Download a message is easy but...

As I said above this is a really simple one: RETR(messageNumber) and you get a string with the message. The only little problem is, that it's the raw text of (normally) a MIME message (MIME = Multipurpose Internet Mail Extension). And that's the really hard part of developing a useful POP3 client: parsing the MIME message. And that will be the topic of my next post in this series.

To delete or not to delete...

It may depend on the mail server's configuration but usually messages that were downloaded are deleted when QUIT command is sent. Thus I introduced a property called "DeleteMessagesAfterDownload" which indicates whether this should be done or not. To prevent the automatic deletion on the server the RSET command can be sent befor quitting. So far, so good. But with sending RSET to the server not only the state of the downloaded messages is resetted but the whole session. This means that also messages marked for deletion with the DELE command will be unmarked.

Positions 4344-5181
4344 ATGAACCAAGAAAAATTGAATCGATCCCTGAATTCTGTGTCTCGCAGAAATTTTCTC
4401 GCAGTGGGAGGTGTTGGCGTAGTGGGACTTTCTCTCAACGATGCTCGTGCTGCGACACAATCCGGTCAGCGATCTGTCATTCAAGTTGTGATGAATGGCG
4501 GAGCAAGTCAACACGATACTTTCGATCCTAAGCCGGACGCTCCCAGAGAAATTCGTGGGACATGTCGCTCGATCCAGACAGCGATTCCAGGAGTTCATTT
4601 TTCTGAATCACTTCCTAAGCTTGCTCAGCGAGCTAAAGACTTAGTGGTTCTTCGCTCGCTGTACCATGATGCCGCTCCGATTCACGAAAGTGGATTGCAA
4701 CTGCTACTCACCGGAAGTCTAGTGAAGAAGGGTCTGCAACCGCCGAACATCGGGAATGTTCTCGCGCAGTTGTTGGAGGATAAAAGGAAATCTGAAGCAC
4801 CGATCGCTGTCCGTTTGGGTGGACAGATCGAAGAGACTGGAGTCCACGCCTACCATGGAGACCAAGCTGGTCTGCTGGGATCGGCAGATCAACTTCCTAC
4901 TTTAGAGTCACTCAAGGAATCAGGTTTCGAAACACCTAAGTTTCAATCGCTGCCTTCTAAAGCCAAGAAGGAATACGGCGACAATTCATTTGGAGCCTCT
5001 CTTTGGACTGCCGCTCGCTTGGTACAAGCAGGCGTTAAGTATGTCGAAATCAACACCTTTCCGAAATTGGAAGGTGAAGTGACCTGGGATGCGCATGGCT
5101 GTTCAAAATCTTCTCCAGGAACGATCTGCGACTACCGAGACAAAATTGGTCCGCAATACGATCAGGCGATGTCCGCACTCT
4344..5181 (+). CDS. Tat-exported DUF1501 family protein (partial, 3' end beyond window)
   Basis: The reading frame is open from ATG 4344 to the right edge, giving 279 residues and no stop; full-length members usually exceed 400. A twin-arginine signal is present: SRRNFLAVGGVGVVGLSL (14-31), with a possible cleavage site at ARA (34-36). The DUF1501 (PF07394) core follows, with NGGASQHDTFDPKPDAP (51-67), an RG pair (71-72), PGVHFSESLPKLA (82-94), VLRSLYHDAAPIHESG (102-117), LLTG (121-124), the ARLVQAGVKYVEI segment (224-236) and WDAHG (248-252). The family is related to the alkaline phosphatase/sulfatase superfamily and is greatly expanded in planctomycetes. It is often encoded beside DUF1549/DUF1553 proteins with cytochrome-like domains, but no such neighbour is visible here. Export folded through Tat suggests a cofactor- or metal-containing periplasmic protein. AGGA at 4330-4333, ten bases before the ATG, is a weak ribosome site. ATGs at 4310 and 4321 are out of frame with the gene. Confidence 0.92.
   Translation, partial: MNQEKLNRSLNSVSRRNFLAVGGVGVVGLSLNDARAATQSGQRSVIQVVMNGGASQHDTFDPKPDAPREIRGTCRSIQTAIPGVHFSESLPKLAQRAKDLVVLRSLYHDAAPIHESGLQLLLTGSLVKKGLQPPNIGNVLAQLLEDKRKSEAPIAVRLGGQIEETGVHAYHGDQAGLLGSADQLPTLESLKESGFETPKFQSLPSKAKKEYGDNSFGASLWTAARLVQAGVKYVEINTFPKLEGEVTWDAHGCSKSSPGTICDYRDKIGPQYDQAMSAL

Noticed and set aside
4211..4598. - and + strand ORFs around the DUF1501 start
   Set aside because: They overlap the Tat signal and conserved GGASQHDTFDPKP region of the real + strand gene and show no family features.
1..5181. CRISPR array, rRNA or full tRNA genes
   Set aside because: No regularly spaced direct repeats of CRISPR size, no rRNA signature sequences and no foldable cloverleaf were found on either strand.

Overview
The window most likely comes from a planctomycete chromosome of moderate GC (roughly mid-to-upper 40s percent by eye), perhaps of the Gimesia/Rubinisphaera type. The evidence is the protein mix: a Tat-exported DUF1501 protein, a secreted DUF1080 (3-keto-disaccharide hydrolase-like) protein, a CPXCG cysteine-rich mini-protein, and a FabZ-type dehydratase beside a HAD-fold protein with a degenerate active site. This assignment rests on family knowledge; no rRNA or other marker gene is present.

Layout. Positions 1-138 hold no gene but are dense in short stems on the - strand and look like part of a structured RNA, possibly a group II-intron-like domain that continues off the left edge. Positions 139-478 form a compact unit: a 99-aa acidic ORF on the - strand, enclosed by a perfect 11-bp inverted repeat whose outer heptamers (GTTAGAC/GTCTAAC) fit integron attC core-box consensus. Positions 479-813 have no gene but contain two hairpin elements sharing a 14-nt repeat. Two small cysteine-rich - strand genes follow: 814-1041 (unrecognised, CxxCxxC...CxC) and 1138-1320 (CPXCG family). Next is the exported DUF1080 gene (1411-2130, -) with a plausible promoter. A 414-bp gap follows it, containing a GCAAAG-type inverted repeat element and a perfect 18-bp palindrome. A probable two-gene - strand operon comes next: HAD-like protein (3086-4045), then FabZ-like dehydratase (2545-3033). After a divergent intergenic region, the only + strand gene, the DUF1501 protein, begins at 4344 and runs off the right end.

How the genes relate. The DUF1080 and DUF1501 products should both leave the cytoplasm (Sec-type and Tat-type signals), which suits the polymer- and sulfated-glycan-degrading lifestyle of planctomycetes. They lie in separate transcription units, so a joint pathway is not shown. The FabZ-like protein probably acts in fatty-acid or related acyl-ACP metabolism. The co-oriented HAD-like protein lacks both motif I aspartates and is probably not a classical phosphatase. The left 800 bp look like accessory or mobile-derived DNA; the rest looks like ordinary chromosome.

To solve this there's actually only one possiblity: Remember which messages must be deleted, do a reset, delete the messages again and then quit the session.

// ...
private List<int> deletedMessageNumbers= new List<int>;

// ...
public bool DeleteMessage(int messageNumber)
{
    if (DELE(messageNumber).IsOK())
    {
        deletedMessageNumbers.Add(messageNumber);
        return true;
    }
    else
        return false;
} 

public bool Disconnect()
{
    if (!DeleteMessagesAfterDownload)
    {
        RSET();
        foreach (int messageNumber in this.deletedMessageNumbers)
        {
            DELE(messageNumber);
        }
     }
    else
    {
        foreach (int messageNumber in this.downloadedMessageNumbers)
        {
            DELE(messageNumber);
        }
    }
    return QUIT().IsOK();
}

Mailbox stats

In this version of the Pop3Client I implemented two more properties:

  • Mailbox
  • Messages

The Mailbox property contains values for the numbers of messages on the server and the total size of all messages. These values are retrieved right after login using the method STAT().